Dr. Wolfgang Lutz, early on, found that some of his patients did quite poorly on ultra low carb, and others did well. His recommendation was to start at ca. 90g/CHO/d and work down slowly. Barry Groves put Dr. Lutz's early recommendations at his site, Second Opinions.
 

Hope4

Desert of SW USA
Messages
470
Likes
1,412
Can anyone explain exactly what 'rendered fat' is? I've noticed, for example, that if I consume the liquid fat that pools inside the skillet, it will provoke a strong allergy-like reaction, and so I tend to avoid it. I was told that fat is 'rendered'. However, lately I've found that even if I just consume fatty ground beef (with the liquid fat drained away), it can sometimes trigger gut inflammation the next day. So is the fat that cooks inside the beef 'rendered' too?

I'm wondering if my issue is just too much animal fat itself, which I've read can be inflammatory, or if it's the rendering. Someone on reddit has the same problem (though he doesn't have CFS) and deals with it by cooking very lean meat and then eating raw grass-fed trimmings. I'm considering trying that, though wondering what an affordable lean meat might be.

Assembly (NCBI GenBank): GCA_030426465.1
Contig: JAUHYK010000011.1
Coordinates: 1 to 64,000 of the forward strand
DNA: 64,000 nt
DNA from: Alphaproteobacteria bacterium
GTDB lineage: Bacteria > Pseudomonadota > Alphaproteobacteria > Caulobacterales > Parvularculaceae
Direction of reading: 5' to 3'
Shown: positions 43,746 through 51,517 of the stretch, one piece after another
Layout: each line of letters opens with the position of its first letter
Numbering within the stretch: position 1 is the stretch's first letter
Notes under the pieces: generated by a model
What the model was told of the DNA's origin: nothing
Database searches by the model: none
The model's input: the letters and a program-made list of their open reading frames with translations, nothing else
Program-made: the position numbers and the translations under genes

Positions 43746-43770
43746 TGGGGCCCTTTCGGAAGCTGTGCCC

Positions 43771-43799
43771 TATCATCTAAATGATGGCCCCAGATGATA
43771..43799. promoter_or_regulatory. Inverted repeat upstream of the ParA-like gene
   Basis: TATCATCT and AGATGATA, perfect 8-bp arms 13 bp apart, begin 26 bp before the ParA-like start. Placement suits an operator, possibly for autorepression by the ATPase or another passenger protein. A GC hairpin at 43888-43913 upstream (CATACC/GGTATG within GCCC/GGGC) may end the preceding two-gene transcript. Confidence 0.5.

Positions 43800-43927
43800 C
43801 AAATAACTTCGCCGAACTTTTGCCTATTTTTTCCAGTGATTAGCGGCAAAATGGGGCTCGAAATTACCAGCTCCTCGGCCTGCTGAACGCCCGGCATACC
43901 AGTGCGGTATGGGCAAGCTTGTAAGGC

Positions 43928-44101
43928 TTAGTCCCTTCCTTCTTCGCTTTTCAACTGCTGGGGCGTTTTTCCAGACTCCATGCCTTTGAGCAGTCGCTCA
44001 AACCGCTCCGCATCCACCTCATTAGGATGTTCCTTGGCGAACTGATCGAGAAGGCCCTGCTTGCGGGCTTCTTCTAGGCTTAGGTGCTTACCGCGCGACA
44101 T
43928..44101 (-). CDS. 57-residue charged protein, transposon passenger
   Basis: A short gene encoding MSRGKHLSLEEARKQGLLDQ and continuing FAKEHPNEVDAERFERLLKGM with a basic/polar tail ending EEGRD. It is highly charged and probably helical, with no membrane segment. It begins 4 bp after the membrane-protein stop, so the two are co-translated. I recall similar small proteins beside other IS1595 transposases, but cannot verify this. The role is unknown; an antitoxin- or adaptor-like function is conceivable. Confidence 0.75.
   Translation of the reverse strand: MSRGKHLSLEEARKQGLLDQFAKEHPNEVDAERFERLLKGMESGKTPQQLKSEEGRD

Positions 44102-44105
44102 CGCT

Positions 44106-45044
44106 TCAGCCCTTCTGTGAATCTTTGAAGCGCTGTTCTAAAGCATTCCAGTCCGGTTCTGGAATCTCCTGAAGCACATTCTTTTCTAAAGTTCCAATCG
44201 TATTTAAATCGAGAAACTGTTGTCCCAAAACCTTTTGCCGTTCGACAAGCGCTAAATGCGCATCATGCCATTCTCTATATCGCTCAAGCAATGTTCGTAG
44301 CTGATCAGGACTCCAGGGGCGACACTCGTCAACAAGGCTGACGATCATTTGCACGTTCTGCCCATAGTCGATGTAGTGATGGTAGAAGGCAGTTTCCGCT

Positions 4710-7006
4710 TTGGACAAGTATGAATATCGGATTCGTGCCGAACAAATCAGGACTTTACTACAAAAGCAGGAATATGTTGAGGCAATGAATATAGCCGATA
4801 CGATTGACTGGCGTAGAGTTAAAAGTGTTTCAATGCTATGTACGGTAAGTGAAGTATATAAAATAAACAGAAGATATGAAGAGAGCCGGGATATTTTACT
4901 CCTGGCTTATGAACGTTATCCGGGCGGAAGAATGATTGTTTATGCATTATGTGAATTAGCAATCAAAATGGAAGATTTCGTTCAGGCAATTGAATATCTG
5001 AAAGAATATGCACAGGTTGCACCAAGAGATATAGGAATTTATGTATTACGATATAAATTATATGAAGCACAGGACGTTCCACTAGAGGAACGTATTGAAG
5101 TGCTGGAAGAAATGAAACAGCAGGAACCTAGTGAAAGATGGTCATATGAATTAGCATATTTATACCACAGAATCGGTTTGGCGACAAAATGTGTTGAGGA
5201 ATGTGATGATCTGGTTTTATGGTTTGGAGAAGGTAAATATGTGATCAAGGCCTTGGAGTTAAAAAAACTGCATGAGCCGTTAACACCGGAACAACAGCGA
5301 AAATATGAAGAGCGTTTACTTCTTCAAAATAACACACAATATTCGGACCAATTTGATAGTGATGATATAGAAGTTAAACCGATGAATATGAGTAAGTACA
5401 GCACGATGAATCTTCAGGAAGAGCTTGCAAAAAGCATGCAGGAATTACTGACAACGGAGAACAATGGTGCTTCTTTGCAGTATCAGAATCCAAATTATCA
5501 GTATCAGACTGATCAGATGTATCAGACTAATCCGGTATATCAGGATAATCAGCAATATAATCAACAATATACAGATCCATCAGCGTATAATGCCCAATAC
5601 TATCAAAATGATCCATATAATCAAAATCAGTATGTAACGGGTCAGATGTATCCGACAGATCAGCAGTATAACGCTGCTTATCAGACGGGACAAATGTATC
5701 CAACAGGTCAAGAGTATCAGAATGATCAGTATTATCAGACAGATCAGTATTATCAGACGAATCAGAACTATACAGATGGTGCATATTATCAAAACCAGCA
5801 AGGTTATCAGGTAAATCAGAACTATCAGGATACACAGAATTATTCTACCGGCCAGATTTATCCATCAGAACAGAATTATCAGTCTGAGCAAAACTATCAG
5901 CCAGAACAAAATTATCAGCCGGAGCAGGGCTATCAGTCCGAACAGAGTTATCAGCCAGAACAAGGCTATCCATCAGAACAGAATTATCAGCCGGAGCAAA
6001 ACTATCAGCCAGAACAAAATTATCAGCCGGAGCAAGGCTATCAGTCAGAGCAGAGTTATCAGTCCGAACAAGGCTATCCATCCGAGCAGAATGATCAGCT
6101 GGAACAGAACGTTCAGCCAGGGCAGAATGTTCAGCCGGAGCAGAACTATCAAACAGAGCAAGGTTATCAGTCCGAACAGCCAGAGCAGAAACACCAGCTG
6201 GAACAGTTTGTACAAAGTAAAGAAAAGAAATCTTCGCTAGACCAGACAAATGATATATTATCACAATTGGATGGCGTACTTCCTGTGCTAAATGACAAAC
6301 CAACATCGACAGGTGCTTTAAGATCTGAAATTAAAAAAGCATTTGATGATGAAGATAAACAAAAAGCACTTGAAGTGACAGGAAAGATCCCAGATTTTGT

Hi, ODT. Rendering fat means to cook it at a low temperature until the fat is almost completely out of the membranes. The liquid fat is strained. One can cook the cracklings that have been strained out. There are recipes for cooking with cracklings on the web. Especially in the American South cuisine.

I use a stainless strainer to strain the cooked fat. Using cheesecloth can get bits of cheesecloth in the liquid fat. Beef kidney fat is called suet. When it is rendered, it is called tallow. Some people use those terms for other things. But traditional use of the words is what I have just typed. There is good 100% grass-fed bison and lamb suet and tallow these days, too.

There are many methods of rendering fat: gas or electric. Crockpot, stove top, oven, double boiler, and also putting water in with the suet, which then evaporates.

The basics of rendering are not difficult.

For example, many keep a crock of bacon fat, adding to that each time they fry a skillet full of bacon. To render the bacon drippings, one simply heats the bacon fat, on low heat, until all is melted, and then strains it. Some strain it several times. To remove some or much of the bacon smell and taste from the fat, some raw potato chunks can be put into the fat. The potato soaks up the bacon smell and taste. Not all of it, but much of it.